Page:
Background: Approximately 10% to 20% of children are readmitted after congenital heart surgery. Very little is known about biomarkers as predictors of risk of unplanned readmission after pediatric congenital heart surgery. Novel cardiac biomarker ST2 may be associated with risk of unplanned readmission. ST2 concentrations are believed to reflect cardiovascular stress and fibrosis. Our objective was to explore the relationship between pre- and postoperative ST2 biomarker levels and risk of readmission within 1 year after congenital heart surgery. Methods: We prospectively enrolled pediatric patients aged < 18 years who underwent at least 1 congenital heart operation at Johns Hopkins Hospital from 2010 to 2014. Plasma samples were collected immediately before surgery and at the end of bypass. We used Kaplan-Meier survival analysis and multivariable Cox regression models to adjust for variables used in The Society of Thoracic Surgeons Congenital Heart Surgery Database mortality risk model. Results: Of our cohort of 145 patients, we found 39 children with readmissions within 365 days. The median time to unplanned readmission was 54 days (interquartile range, 10-153). Kaplan-Meier analysis demonstrated a significant difference across terciles of pre- and postoperative ST2 biomarker levels. After adjustment, elevated serum levels of ST2 measured preoperatively and postoperatively were associated with increased risk of readmission (hazard ratio, 2.5-3.7; all P < .05). Conclusions: Elevated levels of ST2 are significantly associated with increased risk of unplanned readmission within 1 year after pediatric congenital heart surgery. Novel serum biomarker ST2 can be used for risk stratification or estimating postsurgical prognosis.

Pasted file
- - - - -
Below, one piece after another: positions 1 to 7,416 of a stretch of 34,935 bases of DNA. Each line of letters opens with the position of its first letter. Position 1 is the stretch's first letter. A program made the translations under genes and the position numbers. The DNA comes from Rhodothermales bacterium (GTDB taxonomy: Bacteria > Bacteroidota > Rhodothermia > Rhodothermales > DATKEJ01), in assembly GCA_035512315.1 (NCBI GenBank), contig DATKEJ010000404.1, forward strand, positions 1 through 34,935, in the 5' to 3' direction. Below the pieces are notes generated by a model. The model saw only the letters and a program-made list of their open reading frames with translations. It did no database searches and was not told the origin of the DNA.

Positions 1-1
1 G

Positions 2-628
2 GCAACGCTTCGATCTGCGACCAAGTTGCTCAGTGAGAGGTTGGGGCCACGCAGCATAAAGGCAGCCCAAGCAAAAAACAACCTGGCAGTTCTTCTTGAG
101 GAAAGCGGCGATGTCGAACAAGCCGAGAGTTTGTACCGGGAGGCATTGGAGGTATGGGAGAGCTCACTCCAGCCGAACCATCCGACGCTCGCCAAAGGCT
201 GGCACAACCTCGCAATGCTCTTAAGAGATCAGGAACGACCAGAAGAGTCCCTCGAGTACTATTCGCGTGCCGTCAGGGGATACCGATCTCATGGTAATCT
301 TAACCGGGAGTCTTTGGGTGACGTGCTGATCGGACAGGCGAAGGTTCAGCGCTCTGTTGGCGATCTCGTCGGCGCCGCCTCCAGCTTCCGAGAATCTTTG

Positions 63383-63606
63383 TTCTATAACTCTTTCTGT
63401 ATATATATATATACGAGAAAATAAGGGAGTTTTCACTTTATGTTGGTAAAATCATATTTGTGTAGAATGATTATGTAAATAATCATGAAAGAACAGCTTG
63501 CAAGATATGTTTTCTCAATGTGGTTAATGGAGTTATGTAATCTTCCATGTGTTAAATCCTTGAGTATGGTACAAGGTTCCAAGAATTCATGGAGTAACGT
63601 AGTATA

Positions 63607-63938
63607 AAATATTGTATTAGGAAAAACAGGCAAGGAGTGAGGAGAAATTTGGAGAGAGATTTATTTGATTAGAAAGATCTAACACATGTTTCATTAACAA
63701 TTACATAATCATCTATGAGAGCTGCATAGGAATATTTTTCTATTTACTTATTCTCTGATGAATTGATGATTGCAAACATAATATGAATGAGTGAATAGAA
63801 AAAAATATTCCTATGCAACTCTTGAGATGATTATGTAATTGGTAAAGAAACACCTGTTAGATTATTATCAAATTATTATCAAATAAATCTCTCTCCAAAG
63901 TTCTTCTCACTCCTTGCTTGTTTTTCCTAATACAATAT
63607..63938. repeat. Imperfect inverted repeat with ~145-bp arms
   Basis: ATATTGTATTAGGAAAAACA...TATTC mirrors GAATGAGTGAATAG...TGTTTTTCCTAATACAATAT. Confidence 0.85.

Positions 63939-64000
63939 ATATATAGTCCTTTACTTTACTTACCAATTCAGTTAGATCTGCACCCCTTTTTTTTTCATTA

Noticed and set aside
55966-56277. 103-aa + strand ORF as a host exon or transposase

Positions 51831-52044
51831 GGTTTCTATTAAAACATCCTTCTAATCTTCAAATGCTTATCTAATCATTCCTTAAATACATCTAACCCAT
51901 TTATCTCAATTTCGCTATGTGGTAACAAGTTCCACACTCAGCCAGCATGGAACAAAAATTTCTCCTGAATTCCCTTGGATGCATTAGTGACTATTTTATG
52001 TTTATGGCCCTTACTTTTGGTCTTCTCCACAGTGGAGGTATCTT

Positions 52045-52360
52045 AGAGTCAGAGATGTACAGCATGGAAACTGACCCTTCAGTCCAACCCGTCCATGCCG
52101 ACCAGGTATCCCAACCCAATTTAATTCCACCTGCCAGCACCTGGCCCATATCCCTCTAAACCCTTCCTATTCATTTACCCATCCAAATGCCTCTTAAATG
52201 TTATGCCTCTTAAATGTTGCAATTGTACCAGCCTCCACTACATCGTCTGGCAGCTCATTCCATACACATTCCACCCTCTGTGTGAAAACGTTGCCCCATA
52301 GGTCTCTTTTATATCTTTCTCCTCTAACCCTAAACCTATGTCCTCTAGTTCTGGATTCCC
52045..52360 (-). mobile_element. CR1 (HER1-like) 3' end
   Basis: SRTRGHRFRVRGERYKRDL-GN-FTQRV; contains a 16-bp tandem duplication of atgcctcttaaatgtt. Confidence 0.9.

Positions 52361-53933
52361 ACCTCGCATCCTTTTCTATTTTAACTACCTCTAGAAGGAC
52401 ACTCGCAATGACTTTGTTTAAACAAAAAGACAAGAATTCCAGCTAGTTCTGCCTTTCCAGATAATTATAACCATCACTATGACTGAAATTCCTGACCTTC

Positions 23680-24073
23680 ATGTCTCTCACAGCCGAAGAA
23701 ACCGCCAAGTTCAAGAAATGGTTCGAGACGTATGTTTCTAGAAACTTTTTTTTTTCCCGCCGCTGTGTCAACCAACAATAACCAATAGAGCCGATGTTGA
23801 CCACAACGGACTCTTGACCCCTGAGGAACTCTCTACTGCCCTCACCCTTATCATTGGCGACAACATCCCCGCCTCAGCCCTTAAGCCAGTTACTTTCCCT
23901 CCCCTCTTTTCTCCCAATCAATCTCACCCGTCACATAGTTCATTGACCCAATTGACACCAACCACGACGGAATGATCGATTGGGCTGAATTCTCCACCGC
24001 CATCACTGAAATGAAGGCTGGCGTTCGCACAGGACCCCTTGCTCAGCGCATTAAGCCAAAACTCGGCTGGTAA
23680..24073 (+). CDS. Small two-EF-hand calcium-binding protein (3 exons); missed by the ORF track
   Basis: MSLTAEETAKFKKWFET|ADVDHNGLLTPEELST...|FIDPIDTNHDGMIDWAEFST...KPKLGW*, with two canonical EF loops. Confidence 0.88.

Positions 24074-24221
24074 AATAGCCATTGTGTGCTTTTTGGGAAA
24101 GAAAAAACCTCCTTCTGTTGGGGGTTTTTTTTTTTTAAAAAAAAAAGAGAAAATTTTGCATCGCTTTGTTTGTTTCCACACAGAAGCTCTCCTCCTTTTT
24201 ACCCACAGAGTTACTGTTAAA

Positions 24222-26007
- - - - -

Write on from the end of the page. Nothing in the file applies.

ASJC Scopus subject areas
- Pulmonary and Respiratory Medicine
- Cardiology and Cardiovascular Medicine